Rural Washington Counties Seize Chance To Accelerate Reopening As Others Say ‘What About Us?’

Windmills at wind farm in Kittitas County
Kittitas County was the first in Washington to submit a variance request to reopen earlier than the rest of Washington state. CREDIT: Tom Banse/N3



Given the opportunity to accelerate the restart of shuttered businesses and social activities, six counties in central and eastern Washington wasted no time this week in submitting the necessary paperwork to the state government. Kittitas, Garfield, Columbia, Ferry, Stevens and Pend Oreille County officials hope to hear an answer back from the Washington State Secretary of Health before the end of this week. Lincoln County joined the queue on Wednesday.

A green light would allow barbershops, salons, professional services and Main Street retail stores to reopen. Sit-down service in restaurants could resume at up to 50 percent of normal dining capacity. Small social gatherings of no more than five people from outside a person’s household would be OK.

Last Friday, Gov. Jay Inslee announced that a group of 10 smaller counties could jump ahead one step in the four-phase reopening process the Inslee administration launched this week. None of the selected counties has had a new COVID-19 case for at least three weeks. To move early to what is formally called “Phase 2,” a county has to attest that its health care system has the capability to detect an uptick in infections and handle a local outbreak.

“We know that people are anxious,” said Kittitas County Health Officer Dr. Mark Larson in a press statement Wednesday.  “We do have a plan in place and we will not be allowed by the state to move forward if we are not able to protect the health of residents of Kittitas County.”

The rest of the state will have to wait until June 1 or so to experience a relaxation of the stay-at-home orders and business restrictions. At least five or six other counties with low rates of coronavirus infection are now seeking to join the early reopening group.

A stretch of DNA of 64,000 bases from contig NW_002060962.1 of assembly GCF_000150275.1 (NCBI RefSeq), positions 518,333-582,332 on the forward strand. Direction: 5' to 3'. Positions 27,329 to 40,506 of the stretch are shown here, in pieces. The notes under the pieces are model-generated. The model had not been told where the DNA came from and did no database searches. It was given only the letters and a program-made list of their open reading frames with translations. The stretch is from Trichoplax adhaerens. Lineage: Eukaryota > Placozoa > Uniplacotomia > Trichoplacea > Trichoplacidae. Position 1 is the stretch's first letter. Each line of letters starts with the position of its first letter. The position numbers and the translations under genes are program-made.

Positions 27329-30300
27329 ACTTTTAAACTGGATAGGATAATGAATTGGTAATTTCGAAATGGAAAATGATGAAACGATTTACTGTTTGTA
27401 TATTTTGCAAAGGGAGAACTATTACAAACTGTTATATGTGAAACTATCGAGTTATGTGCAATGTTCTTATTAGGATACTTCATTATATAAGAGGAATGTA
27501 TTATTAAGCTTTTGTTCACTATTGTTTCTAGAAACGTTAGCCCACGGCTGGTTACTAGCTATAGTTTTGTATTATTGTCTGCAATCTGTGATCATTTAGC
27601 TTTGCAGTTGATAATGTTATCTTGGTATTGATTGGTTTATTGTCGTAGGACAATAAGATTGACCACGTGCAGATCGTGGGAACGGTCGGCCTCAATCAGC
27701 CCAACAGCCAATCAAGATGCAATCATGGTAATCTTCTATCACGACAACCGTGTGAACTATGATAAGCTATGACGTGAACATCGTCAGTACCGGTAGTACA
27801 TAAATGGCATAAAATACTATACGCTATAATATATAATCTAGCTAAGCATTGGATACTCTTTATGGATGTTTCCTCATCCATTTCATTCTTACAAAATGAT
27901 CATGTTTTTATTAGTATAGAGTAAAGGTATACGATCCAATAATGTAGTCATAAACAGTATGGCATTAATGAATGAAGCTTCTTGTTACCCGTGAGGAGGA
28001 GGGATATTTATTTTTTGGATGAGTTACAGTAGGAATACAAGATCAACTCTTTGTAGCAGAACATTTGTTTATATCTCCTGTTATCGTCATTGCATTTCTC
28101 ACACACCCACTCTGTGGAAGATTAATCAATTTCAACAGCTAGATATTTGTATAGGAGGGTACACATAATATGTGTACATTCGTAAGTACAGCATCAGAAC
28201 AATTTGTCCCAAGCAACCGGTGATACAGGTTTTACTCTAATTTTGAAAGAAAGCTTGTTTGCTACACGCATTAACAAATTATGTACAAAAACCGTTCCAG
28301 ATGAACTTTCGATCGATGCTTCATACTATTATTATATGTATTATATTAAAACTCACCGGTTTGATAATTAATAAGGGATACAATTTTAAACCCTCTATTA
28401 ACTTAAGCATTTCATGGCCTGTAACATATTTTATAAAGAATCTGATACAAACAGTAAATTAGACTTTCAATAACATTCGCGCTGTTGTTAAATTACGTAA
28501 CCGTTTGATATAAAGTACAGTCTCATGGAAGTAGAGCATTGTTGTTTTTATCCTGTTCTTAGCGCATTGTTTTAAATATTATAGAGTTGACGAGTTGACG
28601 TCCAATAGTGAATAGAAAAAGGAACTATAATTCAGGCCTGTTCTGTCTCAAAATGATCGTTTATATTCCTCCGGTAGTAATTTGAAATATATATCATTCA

“We are no longer in a single statewide system, and we have decided that is OK right now,” Gov. Inslee’s Chief of Staff David Postman told reporters Monday. “We’ve been trying our best to listen to people – listen to local leaders, businesspeople, school superintendents – and one of the things we heard was, ‘What about a regional approach? Why is it one size fits all?'”

In mid-March, Inslee said a county-by-county approach to the epidemic would produce undesired inconsistency, but the administration’s thinking has now changed. Postman said Garfield County with no COVID-19 cases clearly presents different conditions than bigger, dense counties with a lot of cases and should be allowed to move forward at a more rapid pace.

“We can ramp back down if we need to,” Postman added.

Moving More Cautiously

A few of the rural counties given the option to accelerate reopening are moving more cautiously. Grays Harbor County leaders discussed the pros and cons of getting approval from the state at a Board of Commissioners meeting Tuesday.

Commissioner Randy Ross said he had some concerns about provoking a resurgence of the virus. But he told his fellow commissioners that he was also swayed by hearing from many closed businesses that are eager to restart.

“When I’m out to Safeway or look at what is happening at Walmart or Home Depot and I see crowds of people, I’m not sure why our other retailers can’t have the same situation where they provide social distancing and proper protective gear,” Ross said.

Map of the ten counties allowed to apply for early relaxation of COVID-19 restrictions. CREDIT: Office of Gov. Jay Inslee

Map of the ten counties allowed to apply for early relaxation of COVID-19 restrictions. CREDIT: Office of Gov. Jay Inslee

The Grays Harbor Public Health Department is still assessing if the coastal county has adequate testing supplies, reliable resupply of personal protective equipment (PPE) and sufficient trained staff to rapidly investigate and isolate patients who could be infected in a potential new outbreak. Up to now, Grays Harbor County has recorded just 12 COVID-19 cases. The most recent was identified on April 12.

Jefferson County on the Olympic Peninsula, also deemed eligible to seek early reopening, is proceeding deliberately as well. The county health officer wrote in a situation report posted earlier this week that a seven-member committee would evaluate the menu of business and social activities that could be reopened in accelerated fashion and recommend whether to seek permission to do all of them or just a selection.